Alexis Y Fido

Reggaetón duo's debut makes its mark on three Billboard charts.

For the past five years, reggaetón duo Alexis Y Fido have focused on building a loyal following in their native Puerto Rico and select U.S. cities. While they have recorded numerous songs for various compilations and mix tapes, but "The Pitbulls" is their first full-length album.

It's one that fans have been anxiously awaiting. In fact, last week, "The Pitbulls" debuted on not one but three Billboard charts: Top Heatseekers (No. 2), Latin Rhythm Albums (No. 2) and Top Latin Albums (No. 4).

Between promotional gigs, the duo, whose first language is Spanish, spoke to about what contributed to the success of the album.

Although both rappers have been entrenched in Puerto Rico's reggaetón scene since their early teens, Raul "Alexis" Ortiz and Joel "Fido" Martinez didn't join forces until the 2001 compilation "Desafio."

"The album had [room for] 24 tracks and they already recorded 23, so there was one spot free," says Fido. "I couldn't have my own song, and neither could Alexis, so the producer [asked] if we could do a song together. We did, and it was a hit in Puerto Rico, and that's how Alexis Y Fido was created."

Since then the duo has built a fan base with songs for such compilations as "Hector El Bambino Presenta Los Anormales" and Luny Tunes' "Mas Flow 2," among many others.

Their signature "barking" helped set them apart from the other artists and earned them the nickname "Los Pitbulls."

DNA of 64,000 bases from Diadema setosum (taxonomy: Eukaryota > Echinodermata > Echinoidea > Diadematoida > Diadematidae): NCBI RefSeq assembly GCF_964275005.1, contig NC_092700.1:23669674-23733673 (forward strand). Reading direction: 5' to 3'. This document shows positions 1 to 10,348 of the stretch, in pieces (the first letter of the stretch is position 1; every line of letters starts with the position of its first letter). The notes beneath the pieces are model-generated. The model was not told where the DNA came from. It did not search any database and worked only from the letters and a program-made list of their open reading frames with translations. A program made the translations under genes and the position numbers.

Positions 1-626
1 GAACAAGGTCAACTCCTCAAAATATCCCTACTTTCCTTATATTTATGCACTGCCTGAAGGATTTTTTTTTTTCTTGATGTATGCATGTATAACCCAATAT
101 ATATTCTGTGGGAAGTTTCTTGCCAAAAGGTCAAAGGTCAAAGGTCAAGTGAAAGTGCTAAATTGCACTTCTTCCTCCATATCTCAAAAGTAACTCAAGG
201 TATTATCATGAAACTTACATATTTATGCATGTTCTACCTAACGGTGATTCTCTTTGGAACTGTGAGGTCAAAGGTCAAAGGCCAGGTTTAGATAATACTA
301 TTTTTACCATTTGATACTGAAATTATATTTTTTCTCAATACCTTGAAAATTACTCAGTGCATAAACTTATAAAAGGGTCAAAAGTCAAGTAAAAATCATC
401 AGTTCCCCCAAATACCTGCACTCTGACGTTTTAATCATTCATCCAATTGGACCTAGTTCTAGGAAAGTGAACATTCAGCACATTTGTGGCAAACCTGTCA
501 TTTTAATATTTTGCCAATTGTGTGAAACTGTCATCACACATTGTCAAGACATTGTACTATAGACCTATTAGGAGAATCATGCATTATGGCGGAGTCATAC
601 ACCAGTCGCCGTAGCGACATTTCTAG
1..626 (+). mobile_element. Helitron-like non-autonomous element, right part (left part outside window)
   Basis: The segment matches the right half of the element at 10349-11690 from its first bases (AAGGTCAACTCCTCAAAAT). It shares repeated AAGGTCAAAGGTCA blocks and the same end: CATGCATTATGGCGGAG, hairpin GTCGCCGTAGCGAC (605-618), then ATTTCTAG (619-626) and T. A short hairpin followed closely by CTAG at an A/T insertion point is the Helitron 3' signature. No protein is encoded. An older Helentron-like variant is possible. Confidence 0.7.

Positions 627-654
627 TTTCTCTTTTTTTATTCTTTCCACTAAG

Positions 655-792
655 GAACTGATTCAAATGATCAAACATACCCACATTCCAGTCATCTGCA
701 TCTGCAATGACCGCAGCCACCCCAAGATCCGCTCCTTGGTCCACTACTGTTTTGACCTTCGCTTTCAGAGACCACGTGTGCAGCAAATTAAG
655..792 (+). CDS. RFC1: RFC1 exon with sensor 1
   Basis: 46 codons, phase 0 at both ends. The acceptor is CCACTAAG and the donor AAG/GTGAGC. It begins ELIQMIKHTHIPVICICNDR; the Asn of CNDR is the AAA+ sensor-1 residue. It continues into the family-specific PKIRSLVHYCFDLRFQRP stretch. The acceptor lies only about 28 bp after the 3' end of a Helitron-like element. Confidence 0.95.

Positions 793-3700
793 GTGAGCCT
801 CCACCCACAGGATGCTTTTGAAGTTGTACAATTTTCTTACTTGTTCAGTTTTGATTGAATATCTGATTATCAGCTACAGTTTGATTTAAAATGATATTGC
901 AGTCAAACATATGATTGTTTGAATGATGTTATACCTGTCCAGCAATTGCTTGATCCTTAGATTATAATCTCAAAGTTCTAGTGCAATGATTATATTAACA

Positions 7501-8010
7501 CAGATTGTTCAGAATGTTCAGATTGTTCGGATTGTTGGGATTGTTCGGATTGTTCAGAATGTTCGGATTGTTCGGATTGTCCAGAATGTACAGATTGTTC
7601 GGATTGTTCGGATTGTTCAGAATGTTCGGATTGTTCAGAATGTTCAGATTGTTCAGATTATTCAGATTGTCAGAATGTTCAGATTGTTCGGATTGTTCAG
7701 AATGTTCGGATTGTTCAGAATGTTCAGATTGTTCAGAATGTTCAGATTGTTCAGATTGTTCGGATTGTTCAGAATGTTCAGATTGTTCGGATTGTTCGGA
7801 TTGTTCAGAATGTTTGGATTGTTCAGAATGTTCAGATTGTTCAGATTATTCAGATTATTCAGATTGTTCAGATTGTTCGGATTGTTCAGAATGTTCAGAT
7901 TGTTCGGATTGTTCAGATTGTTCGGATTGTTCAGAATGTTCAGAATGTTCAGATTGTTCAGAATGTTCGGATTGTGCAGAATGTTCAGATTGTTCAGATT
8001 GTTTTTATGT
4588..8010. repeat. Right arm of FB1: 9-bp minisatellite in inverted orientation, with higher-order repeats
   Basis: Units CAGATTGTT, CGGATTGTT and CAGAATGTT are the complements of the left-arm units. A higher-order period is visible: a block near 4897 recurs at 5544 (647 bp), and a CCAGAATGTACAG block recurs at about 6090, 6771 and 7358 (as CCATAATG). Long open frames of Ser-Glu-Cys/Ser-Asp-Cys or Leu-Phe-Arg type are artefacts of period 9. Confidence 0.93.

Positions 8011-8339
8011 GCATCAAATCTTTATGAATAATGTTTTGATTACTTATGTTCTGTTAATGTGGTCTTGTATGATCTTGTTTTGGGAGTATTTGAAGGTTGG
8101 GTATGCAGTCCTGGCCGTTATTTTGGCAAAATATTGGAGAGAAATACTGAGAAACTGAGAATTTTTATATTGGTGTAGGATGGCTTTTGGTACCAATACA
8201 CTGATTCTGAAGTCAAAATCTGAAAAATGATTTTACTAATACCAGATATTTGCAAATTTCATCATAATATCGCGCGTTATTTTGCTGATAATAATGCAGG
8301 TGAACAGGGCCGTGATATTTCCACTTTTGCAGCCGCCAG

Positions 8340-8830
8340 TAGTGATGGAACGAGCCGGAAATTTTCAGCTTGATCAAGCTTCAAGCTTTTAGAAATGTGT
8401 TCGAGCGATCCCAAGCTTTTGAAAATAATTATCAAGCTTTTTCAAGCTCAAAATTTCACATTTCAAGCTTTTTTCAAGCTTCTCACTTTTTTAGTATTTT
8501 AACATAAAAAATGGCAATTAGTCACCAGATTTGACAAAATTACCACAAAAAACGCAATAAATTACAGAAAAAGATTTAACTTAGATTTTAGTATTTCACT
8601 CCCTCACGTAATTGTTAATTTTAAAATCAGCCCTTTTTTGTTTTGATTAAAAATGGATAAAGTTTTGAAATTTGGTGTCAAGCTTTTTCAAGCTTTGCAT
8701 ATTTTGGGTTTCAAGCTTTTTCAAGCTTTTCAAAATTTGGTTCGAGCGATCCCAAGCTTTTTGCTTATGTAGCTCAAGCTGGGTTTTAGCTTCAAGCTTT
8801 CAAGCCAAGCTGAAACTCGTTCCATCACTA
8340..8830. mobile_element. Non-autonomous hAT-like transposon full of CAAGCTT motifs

"I always do that on all the songs and at all shows," says Alexis. "Every time I bark you got to be careful, though, 'cause Fido is ready to bite."

"We worked hard on the compilations to impress the fans," adds Fido. "We didn't have promotion, our songs were just played on [Latin] radio stations in South America, Central America, Europe and the United States. So everybody was waiting for the album."

In the Latin music community, this tactical approach is one that's often used to make a name for reggaetón artists.

"Reggaetón is different from all the other [Latin] genres -– like meringue, pop and salsa -– because you have to work the streets. That's how we did this. We created the interest for the album on the streets; people got to know us before we prepared an album."

Although many hip-hop artists are known for their sexist lyrics, Alexis Y Fido pride themselves on embracing their female fans. That's why "90% of our fans are women," says Alexis.

"What happens in the streets we put in the songs very, very carefully," he notes. "We don't want to offend nobody. You're never gonna hear Alexis Y Fido talking about 'Yo, move that fat ass, bitch' or whatever."

With that unique mix of street sensibility and social awareness, the pair formed friendships with artists like Daddy Yankee, Don Omar and Wisin Y Yandel. In fact, Fido produced several tracks on Yankee's hit album "Barrio Fino."

Although contractual obligations kept Yankee and Omar from appearing on "The Pitbulls," Alexis Y Fido were able to work with Noriega, Luny Tunes, Hector "El Bambino" and Terror Squad's Tony Sunshine, among others.

On the next album the duo would like to work with a mix of Latin and American artists such as Ivy Queen and Ludacris. Alexis adds, "I would like to [record] something in English for the United States to prove myself. I have never done that before."